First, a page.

So many of us, especially younger generations, risk developing the unhealthy habit of constantly checking the newest pieces of information and comparing our lives to the polished versions of other people online. We continuously scroll through social media feeds to do the impossible: always be at the right place and time, follow edgy trends, and stay on top of everything.
FOMO can make us addicted to the instant gratification of likes and fleeting attention of others online. Yet, as with any addiction, this hunger is insatiable and unavoidably makes us come back for more. We end up glued to our phones, restless, anxious, and unable to focus or appreciate the present moment. We constantly search for a better option and agree to every invite, request, or offer directed our way. Eventually, the only thing we miss out on is staying authentic to ourselves and doing what truly makes us happy.
We all want to be over, cherished and simply belong. When this basic need isn’t satisfied, we experience loneliness. Let’s take a moment to notice the difference between feeling lonely and being alone. While the former is a state of involuntary isolation causing us pain, the latter – solitude – is a choice that supports our wellbeing.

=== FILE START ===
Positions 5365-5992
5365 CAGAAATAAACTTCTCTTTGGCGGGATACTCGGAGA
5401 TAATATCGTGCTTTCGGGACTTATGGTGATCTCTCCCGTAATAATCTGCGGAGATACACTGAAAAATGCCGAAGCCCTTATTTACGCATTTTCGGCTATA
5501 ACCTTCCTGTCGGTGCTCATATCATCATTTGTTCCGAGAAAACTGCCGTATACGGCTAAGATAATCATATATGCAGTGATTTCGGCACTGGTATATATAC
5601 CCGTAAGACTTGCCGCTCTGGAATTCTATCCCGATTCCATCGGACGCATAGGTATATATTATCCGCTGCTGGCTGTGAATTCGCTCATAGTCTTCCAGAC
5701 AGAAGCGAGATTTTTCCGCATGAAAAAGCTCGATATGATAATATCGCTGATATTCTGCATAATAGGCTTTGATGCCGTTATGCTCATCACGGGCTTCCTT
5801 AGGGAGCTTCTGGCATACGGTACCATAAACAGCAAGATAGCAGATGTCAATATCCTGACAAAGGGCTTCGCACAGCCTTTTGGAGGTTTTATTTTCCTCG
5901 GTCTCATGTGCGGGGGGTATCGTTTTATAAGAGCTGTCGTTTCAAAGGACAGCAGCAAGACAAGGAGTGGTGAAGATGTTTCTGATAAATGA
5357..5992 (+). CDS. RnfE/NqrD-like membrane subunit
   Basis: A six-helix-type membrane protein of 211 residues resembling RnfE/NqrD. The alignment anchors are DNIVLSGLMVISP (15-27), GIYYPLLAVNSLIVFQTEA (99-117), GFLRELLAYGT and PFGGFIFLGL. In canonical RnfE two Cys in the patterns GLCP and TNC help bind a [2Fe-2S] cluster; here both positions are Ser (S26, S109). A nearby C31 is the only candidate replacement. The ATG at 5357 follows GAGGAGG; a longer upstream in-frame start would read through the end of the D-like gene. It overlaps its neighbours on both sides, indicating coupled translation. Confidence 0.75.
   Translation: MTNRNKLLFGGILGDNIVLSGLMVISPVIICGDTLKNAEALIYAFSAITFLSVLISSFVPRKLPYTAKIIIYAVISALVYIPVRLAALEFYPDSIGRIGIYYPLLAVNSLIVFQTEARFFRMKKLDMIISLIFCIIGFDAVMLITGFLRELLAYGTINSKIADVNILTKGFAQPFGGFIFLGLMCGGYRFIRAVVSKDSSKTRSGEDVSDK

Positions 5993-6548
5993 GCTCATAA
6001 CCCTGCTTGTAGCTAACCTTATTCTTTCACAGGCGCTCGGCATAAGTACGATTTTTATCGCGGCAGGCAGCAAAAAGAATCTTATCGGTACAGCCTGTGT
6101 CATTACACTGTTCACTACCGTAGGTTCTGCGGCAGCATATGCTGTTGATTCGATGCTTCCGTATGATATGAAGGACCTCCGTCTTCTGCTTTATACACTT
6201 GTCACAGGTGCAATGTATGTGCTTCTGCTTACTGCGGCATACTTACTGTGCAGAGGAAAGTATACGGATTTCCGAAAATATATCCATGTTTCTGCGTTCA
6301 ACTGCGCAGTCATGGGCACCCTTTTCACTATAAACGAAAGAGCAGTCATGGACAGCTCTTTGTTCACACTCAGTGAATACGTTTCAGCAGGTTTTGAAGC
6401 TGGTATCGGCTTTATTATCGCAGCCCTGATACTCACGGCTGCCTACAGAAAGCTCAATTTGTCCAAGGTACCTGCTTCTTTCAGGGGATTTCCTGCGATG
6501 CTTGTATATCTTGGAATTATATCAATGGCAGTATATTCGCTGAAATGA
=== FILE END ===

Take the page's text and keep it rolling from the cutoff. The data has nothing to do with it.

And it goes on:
Nowadays, it’s easier to find out if we missed out on that ‘cool concert’, haven’t been invited to this ‘legendary party’ or are still waiting to get the COVID vaccine. That knowledge stings, triggering regrets, disappointments, and even anxiety or sleep problems.
FOMO is just a coping mechanism for those who struggle with loneliness. It’s the attempt at belonging, a substitute for human connection. For them, this constant access to social media and the broadcasted lives of other people can only further exacerbate their state.
Individuals who show signs of anxiety or obsessive-compulsive disorder are also more sensitive to environmental threats, like being left out. With its repetitiveness, mindless scrolling through social media brings them a false sense of comfort and relaxation. It’s an unhealthy coping mechanism with a significant side effect: experiencing FOMO. And so, the vicious cycle of anxiety is created and perpetuated.